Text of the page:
What is Your Side Hustle?

Last week I had the privilege of being part of a team delivering a leadership development experience in Nairobi. As part of the program, we visited many local non profit organisations and met with Kenyan entrepreneurs. In one of the earlier conversations, a local leader mentioned her “side hustle.”

My last visit to Kenya was in 2010, and this term never came up during that trip. In fact, I had never heard the term at all before last week, but it quickly became familiar: As the week went on, I noticed that people brought up their side hustles in nearly every conversation I was part of. People were as likely to talk about their side hustle as they were their primary jobs, their families, or their education.

Kenya has quite an established gig economy and much of the population works in relatively short-term, simultaneous parallel contracts. Many others are looking for a second income stream to support a better lifestyle. According to a recent study, more than 40% of the Kenyan youth have a hustle, the second highest in Africa after Nigeria. However, what I learned from my conversations is that frequently side hustles are more than just a second source of income. I met people with side hustles as diverse as mobile phone repair, graphic design, hiring out tents for weddings and corporate events, selling crafts at a Maasai Market, and farming. Some people even mentioned their master’s degree or volunteering activity. Immediate income wasn’t necessarily a prerequisite – but passion seemed to be.

People’s eyes would light up when they talked about their side hustles. These were projects that people chose to spend time on. They were passion projects they made time for on the side, which often gave them energy as well as income. I heard about the number of acres a senior manager was farming and how she was distributing her produce. I learned about the techniques used to weave baskets being sold at the market. I heard about the number of hours a volunteer worked with the Kenyan Red Cross, and the number of phones repaired in a standard week. I heard all of these stories and left inspired.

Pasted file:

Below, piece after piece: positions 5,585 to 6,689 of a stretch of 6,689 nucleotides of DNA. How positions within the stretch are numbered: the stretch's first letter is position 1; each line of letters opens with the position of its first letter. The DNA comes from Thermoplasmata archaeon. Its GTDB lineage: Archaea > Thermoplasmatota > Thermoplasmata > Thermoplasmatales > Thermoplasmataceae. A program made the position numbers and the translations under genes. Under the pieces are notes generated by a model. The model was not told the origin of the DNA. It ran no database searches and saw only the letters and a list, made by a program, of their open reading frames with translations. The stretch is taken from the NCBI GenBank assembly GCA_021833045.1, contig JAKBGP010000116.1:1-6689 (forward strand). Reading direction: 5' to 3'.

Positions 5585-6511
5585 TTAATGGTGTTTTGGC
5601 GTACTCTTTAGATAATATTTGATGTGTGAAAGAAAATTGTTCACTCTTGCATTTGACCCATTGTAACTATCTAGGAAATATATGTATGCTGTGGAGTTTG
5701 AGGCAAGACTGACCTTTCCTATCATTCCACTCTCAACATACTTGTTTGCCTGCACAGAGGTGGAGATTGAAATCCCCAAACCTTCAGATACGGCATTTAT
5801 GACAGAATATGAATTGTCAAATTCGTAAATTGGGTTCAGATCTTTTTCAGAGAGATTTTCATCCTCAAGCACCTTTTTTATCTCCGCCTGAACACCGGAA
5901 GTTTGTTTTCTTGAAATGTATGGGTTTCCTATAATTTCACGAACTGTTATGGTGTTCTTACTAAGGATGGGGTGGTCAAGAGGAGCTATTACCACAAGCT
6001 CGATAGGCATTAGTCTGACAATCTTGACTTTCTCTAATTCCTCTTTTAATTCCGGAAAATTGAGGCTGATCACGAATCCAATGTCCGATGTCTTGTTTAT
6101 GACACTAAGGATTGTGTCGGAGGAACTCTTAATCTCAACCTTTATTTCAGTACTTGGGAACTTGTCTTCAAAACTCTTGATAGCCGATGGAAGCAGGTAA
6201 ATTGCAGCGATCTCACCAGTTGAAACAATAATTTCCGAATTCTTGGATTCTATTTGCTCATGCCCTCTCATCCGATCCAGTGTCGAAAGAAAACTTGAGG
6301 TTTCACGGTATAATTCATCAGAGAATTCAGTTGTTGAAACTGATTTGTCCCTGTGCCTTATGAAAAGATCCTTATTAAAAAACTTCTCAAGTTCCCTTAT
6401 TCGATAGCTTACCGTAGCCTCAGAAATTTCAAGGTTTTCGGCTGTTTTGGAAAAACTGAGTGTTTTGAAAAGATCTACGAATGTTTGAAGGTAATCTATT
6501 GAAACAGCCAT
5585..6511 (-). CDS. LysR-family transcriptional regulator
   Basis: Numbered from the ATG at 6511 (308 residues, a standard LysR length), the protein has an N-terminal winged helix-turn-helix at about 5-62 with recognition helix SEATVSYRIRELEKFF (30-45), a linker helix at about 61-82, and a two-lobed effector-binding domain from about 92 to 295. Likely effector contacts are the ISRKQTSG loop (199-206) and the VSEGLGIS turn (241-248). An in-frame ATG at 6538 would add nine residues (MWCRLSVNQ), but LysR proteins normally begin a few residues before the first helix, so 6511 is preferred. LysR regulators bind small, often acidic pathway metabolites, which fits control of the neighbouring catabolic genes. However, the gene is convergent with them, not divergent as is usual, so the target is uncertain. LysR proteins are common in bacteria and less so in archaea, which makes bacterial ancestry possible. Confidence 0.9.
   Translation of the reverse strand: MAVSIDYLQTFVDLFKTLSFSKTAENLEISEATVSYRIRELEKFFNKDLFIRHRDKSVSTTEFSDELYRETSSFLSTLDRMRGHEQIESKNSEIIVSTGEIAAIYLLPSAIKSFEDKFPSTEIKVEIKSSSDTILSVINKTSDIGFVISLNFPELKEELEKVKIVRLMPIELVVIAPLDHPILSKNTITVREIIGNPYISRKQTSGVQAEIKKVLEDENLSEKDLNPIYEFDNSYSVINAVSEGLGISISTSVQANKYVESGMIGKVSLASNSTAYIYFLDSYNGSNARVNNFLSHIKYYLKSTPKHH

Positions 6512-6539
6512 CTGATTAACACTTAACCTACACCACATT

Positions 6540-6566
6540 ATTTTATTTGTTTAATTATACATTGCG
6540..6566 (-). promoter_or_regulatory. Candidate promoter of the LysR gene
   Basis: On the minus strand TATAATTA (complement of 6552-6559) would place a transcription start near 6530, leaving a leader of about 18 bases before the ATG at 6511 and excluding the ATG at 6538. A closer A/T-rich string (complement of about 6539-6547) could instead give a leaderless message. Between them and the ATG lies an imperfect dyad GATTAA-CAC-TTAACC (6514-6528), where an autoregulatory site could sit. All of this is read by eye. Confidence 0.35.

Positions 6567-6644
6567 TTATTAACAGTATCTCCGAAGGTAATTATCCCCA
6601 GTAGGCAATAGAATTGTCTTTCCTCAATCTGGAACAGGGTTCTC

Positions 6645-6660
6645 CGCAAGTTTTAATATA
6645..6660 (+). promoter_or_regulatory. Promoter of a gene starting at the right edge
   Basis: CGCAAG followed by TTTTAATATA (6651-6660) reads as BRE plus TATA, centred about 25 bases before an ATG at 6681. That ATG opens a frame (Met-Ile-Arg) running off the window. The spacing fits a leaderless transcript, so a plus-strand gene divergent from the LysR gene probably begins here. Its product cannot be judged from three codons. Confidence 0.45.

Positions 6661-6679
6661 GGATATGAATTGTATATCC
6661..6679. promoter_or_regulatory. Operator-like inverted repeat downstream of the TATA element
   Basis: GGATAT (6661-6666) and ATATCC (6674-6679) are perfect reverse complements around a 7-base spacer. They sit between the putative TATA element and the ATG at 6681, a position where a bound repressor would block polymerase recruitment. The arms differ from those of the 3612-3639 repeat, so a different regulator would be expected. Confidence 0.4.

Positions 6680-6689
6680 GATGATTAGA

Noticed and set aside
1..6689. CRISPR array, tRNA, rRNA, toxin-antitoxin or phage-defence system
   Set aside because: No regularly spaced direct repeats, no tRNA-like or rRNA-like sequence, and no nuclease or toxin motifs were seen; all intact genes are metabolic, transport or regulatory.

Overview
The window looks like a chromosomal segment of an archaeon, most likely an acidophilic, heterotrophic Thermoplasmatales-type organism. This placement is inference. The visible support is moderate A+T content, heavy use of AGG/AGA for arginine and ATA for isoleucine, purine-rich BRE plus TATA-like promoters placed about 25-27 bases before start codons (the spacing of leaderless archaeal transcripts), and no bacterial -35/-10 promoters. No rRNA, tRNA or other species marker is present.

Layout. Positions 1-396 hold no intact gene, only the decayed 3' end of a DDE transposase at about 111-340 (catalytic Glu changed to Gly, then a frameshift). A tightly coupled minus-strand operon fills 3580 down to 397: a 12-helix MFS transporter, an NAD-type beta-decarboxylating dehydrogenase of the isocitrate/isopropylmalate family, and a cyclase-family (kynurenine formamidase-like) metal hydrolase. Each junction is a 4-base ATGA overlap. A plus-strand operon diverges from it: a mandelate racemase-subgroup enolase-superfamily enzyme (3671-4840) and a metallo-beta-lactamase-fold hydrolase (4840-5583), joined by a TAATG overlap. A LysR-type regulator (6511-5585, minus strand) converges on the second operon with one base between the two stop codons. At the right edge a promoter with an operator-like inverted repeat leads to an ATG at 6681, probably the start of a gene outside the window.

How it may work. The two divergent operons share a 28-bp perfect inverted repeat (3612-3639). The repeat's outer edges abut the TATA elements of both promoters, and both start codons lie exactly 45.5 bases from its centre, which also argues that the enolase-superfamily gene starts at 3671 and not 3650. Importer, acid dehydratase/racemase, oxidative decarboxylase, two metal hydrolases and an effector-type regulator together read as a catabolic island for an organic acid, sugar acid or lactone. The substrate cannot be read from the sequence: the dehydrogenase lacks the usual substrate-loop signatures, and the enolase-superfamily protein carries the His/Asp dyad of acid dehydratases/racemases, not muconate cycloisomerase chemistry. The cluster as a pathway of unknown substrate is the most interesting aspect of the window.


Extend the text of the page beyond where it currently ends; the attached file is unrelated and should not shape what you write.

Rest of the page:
I think we all need a side hustle.

What is yours?

 

 

 

(If you want to learn more about Kenyan side hustles, check out this list of side hustle ideas, or these inspiring women who have established successful hustles based on their hobbies and interests.)

Running in a Headwind

For the past couple of days, we’ve had really strong winds in Southern England. As a runner, I have noticed.

As a population, we spend so much time in the protection of our offices, homes or cars, we aren’t always aware of the changes in weather. But in the past few days, we’ve had gusts strong enough to rattle the car when you’re driving on an exposed part of the motorway. Winds this strong are hard to miss, so you can imagine that running in them isn’t easy.

On the first day of this weather, I came back from a run exhausted and discouraged. I had gone out to run a 5K and had come back missing the mark by almost half a kilometer. I was so hard on myself. I gave myself no credit for the fact that the weather wasn’t cooperative. Instead, I assumed I was just more tired than normal or that I needed to be more fit.

Later that day, I was at a client meeting and a strong gust picked up an outdoor table and blew it over. I only then acknowledged that my difficult run wasn’t entirely my fault.

As leaders, we sometimes work on projects where we feel like we’re running in a headwind. Things just aren’t going smoothly, we are not on schedule, and people aren’t delivering. Our energy lags, and we get discouraged and down. It’s easy to project this onto everything else and decide we don’t like our jobs, we aren’t happy in our work, or we aren’t successful. Or we blame ourselves for not having the skills or the smarts for the job. In actual fact, a change of project or environment can bring us renewed energy and allow us to perform at our best.

What headwinds are you running in? How can you find ways to turn around?